The Obama Presidency: Prospective and Retrospective



With 2013 drawing to a close, Washington is abuzz with a two-part discussion: will 2014 be a better year for the Obama Presidency, and was 2013 the worst year so far for the Obama administration? President Obama shows optimism as the country prepares for 2014. “I firmly believe that 2014 can be a breakthrough year for America,” the President said in a press conference on Friday.

On Meet the Press this week, former Obama Press Secretary Robert Gibbs saw the potential for 2014. “I will say this. If the economy continues to grow as we saw it grow in the third-quarter at 4.1 percent, he might do that press conference with whiskey celebrating the fact that the economic boom has really come.”

However, his statements came after he said that 2013 was undoubtably the worst year so far. ”No doubt about it. I would say this is the worst year for the president,” Gibbs stated. “But — well, and especially given from where he started, the fact that the first year of his second term is historically the most productive of the second term.” New York Times columnist, David Brooks, agreed. “The big Obama project is to make government seem effective. And the healthcare rollout and even on the government shutdown, the government looked really ineffective this year.”

E.J. Dionne of the Washington Post took the opposing side. “No, I think 2011 was the worst year. That’s when he had — it was weaker, had to give in to the Tea Party. We got the sequester. The change in the Civil War and the soul searching in the Republican Party is the biggest event of this year and that’s why 2014 could be a year of action as long as he makes Obamacare work.”

The negative perspective, for both 2013 and 2014, finds support in Obamacare, the President’s signature healthcare program. According to a recent Gallup poll, the law is seen both as President Obama’s biggest achievement (22 percent), and as his greatest failure (36 percent). Obamacare is viewed as the reason behind the President’s lagging poll numbers. In December, his approval/disapproval percentages by Gallup were at 40/53. Naysayers of the President also take comfort in an ambitious agenda that is seen as unfinished. In his 2013 State of the Union, President Obama outlined goals for domestic programs that included, among other things — gun control, immigration reform, growing the middle class, investing in education, climate change, tax reform, deficit reduction, investing in infrastructure, and strengthening jobs and manufacturing.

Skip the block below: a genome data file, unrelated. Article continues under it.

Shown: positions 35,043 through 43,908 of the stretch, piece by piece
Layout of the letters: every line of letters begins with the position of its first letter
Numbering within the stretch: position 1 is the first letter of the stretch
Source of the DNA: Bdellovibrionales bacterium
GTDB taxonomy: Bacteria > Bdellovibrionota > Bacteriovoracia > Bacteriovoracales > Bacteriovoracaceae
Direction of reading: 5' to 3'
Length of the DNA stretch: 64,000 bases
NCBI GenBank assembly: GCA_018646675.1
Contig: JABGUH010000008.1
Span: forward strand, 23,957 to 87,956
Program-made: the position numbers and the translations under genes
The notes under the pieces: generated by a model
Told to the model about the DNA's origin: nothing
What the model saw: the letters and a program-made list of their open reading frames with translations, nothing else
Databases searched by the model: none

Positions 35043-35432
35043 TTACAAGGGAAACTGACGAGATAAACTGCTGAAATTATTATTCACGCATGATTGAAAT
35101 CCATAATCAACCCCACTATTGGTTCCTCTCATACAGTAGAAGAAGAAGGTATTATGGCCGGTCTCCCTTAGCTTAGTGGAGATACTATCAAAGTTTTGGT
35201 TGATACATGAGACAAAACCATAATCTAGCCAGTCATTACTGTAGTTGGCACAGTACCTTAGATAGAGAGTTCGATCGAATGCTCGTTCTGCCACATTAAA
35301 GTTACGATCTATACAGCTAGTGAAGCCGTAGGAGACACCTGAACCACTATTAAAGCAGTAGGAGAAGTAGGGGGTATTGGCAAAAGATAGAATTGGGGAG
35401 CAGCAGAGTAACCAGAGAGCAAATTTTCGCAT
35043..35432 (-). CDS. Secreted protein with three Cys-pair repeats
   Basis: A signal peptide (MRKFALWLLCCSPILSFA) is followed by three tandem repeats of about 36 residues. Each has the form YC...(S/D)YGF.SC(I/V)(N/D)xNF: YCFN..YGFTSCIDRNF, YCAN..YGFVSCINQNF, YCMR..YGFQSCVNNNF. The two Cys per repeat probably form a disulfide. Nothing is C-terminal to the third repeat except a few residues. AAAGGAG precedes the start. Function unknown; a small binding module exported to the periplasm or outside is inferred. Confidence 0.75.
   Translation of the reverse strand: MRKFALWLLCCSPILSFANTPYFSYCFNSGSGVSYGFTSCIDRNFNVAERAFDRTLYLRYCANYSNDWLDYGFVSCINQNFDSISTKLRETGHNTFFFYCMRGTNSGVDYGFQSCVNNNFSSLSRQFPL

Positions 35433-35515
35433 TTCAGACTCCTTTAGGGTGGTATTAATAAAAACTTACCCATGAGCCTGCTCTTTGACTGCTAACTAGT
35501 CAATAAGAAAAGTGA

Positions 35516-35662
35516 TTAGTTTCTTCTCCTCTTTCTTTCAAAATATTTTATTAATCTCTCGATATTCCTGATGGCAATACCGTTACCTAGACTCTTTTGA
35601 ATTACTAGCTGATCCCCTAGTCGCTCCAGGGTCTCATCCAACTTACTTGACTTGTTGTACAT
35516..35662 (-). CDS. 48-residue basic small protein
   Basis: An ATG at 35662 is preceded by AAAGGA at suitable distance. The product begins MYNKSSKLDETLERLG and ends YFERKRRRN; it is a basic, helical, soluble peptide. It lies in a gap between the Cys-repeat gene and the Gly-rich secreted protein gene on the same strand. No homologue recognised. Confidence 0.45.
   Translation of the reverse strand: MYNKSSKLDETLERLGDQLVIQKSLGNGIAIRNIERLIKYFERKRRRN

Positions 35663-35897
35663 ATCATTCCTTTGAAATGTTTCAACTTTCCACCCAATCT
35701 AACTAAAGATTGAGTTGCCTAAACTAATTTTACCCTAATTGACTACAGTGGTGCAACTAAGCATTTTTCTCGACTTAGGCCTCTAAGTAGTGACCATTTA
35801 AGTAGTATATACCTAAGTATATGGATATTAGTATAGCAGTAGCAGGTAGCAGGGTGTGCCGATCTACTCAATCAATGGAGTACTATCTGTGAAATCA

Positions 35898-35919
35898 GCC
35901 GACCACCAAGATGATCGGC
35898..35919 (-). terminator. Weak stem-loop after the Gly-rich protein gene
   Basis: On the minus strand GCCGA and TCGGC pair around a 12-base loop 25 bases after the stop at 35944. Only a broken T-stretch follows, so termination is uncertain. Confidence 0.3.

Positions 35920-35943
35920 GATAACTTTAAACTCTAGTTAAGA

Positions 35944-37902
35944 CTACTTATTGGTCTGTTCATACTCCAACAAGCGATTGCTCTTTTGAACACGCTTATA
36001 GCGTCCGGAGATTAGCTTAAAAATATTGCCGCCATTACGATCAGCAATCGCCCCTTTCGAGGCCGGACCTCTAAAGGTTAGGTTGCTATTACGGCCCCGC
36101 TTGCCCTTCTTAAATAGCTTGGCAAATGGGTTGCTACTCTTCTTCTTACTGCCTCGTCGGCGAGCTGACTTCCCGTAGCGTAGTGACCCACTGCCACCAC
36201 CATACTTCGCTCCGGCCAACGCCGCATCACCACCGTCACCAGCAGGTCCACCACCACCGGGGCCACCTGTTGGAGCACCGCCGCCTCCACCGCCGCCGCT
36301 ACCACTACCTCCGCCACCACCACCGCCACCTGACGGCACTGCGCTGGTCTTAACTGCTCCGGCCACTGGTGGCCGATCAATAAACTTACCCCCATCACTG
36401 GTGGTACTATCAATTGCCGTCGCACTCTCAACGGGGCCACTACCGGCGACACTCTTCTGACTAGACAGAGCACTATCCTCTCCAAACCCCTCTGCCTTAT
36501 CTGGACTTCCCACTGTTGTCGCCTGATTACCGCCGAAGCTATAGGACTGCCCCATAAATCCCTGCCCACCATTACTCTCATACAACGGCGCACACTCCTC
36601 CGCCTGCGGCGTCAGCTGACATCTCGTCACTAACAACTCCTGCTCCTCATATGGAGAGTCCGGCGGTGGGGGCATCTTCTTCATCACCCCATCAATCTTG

Immigration reform passed in the Senate over the summer, and has been languishing in the House of Representatives ever since, gun control was a non-starter issue, and Obamacare is a political talking point, with the right assured that the website failures are characteristic of larger issues, and Democrats say that with the passage of time, the hiccups will subside and support for the law will grow.

Politifact, a website that assesses the truthfulness of statements and tracks legislative progress, rates infrastructure as a “broken promise.” Part of Obama’s goal to invest in higher education, via tax credits, is “stalled.”

The economy may be Obama’s one bright spot, and the best place to start turning around his approval rating. In November, unemployment fell to 7 percent, the lowest it has been in five years. A bipartisan budget was passed, giving a level of security to the U.S. economy for two years, which also shows all hope may not be lost on compromise in Washington. Christine Lagarde, managing director of the International Monetary Fund also appeared on Meet the Press and presented an optimistic, economic outlook for the U.S. in 2014.

“There has been good action taken by congress to eliminate the fear about the budget and to reduce the sequestration,” Lagarde said. “We see the Fed having taken some very well communicated action concerning the tapering of the program, and those are good signs, in addition to which we see some good numbers. Growth is picking up and unemployment is going down. So all of that gives us a much stronger outlook for 2014, which brings us to raising our forecast.”

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